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glass cable-stayed wall, the longest in the world and an impressive kiss-off from India to those leaving the country. The glass wall was also installed for sentimental reasons, family, well wishers and those not traveling are not allowed to enter the terminal building in India, so the glass partition allows relatives to wave their loved ones off. The interior of the departure hall is warm and light filled, radiating a sense of sophistication and style, two old principles of air-travel that looked out-dated and dead with the rise of budget airlines at the turn of the twenty-first century, but are now being reclaimed in the form of a spate of cutting edge airport terminals springing up across the world. 30 mushrooming multi-storey columns form the architectural centrepieces of the interior, supporting the long-span roof while bringing to mind the airy pavilions and interior courtyards of palaces and temples found in some of the quainter corners of the Indian countryside. To add something of a mystical effect small disks of colourful glass recessed within the canopy coffers speckle the hall below with light, the constellation of colours bringing to mind a peacock, the national bird of India and the airport’s official symbol. Large skylights have been installed over 28 of the feature columns, ensuring the terminal building is bathed in natural light. 244 smaller skylights have also been fitted to distribute natural light between the columns, together comprising nearly 30,000 square metres of skylight glass, helping the building to achieve daylight autonomy for the majority of the year. The roof itself is one of the largest in the world without an expansion joint and the long span of the steel truss structure allows for the spacing of the thirty 130 foot columns to be far enough apart to create a feeling of openness, while allowing for flexibility in the arrangement of the ticket counters. Floodlights from Bega have been installed to light the terminal at night while recessed downlights from Lucent also help with this task. After check-in passengers proceed to the retail area of the airport, which gives passengers ample opportunity to shop and eat, all while watching the aircraft arrive and take off through expansive floor to ceiling windows, which also act to bathe the terminal in natural light. The commercial area, located at a junction between the terminal core and the surrounding concourses, provides a focus point for activity in close proximity to the departure gates, meaning passengers can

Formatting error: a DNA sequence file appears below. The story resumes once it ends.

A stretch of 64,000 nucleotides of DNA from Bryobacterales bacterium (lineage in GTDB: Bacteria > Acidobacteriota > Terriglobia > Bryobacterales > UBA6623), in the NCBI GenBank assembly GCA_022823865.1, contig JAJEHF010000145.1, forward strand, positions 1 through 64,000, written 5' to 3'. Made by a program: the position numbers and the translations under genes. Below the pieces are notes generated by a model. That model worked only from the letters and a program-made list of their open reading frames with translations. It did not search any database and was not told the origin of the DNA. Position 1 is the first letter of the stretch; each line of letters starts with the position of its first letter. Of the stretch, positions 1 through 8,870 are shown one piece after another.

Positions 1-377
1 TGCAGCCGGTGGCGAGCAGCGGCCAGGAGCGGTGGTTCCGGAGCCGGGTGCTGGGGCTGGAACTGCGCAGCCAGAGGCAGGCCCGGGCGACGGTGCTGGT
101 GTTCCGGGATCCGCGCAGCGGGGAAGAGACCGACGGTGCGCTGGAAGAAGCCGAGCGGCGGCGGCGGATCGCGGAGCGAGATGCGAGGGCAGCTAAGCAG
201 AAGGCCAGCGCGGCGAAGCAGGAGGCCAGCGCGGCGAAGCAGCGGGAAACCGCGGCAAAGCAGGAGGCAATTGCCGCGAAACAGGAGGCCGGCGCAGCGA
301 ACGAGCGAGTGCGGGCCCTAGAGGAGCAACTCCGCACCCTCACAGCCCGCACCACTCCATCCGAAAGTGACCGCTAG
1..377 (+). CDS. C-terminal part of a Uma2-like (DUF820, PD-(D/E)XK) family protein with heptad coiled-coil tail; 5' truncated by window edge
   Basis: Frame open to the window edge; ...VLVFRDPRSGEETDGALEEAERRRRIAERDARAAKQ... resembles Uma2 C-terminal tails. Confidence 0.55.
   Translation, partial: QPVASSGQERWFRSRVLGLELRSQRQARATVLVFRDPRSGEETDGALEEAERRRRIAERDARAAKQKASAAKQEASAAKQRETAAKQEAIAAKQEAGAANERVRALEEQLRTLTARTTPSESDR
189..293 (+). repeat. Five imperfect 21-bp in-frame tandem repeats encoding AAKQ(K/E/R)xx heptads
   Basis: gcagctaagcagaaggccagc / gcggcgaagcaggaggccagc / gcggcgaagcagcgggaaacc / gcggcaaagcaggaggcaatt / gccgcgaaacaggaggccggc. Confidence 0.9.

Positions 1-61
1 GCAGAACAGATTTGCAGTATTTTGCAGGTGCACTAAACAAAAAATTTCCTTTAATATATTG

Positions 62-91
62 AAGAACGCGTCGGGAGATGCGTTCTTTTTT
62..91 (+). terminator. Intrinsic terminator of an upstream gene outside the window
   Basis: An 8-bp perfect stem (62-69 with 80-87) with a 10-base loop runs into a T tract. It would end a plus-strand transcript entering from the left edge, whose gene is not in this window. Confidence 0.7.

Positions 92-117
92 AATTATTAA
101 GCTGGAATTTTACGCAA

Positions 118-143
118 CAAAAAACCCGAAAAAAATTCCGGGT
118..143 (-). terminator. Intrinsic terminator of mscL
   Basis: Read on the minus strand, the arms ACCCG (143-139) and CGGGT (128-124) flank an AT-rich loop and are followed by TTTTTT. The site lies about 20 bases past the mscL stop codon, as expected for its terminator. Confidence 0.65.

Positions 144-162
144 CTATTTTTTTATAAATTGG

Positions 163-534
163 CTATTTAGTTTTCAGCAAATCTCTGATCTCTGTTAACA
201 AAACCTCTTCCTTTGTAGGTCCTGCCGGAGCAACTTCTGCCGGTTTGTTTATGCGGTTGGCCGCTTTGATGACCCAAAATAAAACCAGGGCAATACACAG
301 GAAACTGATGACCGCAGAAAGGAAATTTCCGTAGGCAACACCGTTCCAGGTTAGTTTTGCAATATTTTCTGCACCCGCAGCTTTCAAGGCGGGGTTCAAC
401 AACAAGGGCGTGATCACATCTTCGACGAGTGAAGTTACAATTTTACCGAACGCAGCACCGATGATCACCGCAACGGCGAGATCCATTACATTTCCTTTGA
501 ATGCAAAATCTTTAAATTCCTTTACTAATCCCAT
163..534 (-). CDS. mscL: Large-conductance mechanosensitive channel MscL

One of the exterior columns that help to lend the airport a distinctive look. Sill provided exterior uplight floodlights for the project.

Profile for Mondiale Publishing

mondo*arc Jun/Jul 2014 - Issue 79  

mondo*arc is the leading international magazine in architectural lighting design. Targeted specifically at the lighting specification market...

mondo*arc Jun/Jul 2014 - Issue 79  

mondo*arc is the leading international magazine in architectural lighting design. Targeted specifically at the lighting specification market...

Profile for mondiale